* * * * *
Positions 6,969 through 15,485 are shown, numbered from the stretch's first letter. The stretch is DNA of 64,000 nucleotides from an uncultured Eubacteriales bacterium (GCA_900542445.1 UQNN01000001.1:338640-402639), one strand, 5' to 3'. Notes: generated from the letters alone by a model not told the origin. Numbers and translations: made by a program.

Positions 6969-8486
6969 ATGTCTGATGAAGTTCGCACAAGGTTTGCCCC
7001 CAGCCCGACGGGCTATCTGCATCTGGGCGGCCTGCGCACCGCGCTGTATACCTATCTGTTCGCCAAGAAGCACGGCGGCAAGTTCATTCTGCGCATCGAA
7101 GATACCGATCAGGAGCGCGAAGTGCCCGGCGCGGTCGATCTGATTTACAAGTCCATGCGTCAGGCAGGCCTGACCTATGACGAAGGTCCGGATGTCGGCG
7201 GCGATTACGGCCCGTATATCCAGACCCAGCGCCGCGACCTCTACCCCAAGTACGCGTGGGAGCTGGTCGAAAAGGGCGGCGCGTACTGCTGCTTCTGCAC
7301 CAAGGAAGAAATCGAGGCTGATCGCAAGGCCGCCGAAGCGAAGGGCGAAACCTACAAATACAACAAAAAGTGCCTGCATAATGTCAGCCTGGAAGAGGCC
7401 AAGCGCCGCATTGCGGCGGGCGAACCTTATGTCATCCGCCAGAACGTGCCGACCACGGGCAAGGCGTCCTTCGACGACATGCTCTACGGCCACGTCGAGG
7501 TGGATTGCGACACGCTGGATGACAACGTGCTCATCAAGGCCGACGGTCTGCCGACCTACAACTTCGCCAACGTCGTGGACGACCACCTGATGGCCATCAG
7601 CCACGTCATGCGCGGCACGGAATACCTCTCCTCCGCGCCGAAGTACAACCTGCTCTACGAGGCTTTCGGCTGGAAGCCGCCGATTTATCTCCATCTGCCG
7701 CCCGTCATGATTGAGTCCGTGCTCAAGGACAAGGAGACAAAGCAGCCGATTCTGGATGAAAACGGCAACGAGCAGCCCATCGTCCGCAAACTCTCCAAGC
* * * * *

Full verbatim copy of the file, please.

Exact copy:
Positions 6,969 through 15,485 are shown, numbered from the stretch's first letter. The stretch is DNA of 64,000 nucleotides from an uncultured Eubacteriales bacterium (GCA_900542445.1 UQNN01000001.1:338640-402639), one strand, 5' to 3'. Notes: generated from the letters alone by a model not told the origin. Numbers and translations: made by a program.

Positions 6969-8486
6969 ATGTCTGATGAAGTTCGCACAAGGTTTGCCCC
7001 CAGCCCGACGGGCTATCTGCATCTGGGCGGCCTGCGCACCGCGCTGTATACCTATCTGTTCGCCAAGAAGCACGGCGGCAAGTTCATTCTGCGCATCGAA
7101 GATACCGATCAGGAGCGCGAAGTGCCCGGCGCGGTCGATCTGATTTACAAGTCCATGCGTCAGGCAGGCCTGACCTATGACGAAGGTCCGGATGTCGGCG
7201 GCGATTACGGCCCGTATATCCAGACCCAGCGCCGCGACCTCTACCCCAAGTACGCGTGGGAGCTGGTCGAAAAGGGCGGCGCGTACTGCTGCTTCTGCAC
7301 CAAGGAAGAAATCGAGGCTGATCGCAAGGCCGCCGAAGCGAAGGGCGAAACCTACAAATACAACAAAAAGTGCCTGCATAATGTCAGCCTGGAAGAGGCC
7401 AAGCGCCGCATTGCGGCGGGCGAACCTTATGTCATCCGCCAGAACGTGCCGACCACGGGCAAGGCGTCCTTCGACGACATGCTCTACGGCCACGTCGAGG
7501 TGGATTGCGACACGCTGGATGACAACGTGCTCATCAAGGCCGACGGTCTGCCGACCTACAACTTCGCCAACGTCGTGGACGACCACCTGATGGCCATCAG
7601 CCACGTCATGCGCGGCACGGAATACCTCTCCTCCGCGCCGAAGTACAACCTGCTCTACGAGGCTTTCGGCTGGAAGCCGCCGATTTATCTCCATCTGCCG
7701 CCCGTCATGATTGAGTCCGTGCTCAAGGACAAGGAGACAAAGCAGCCGATTCTGGATGAAAACGGCAACGAGCAGCCCATCGTCCGCAAACTCTCCAAGC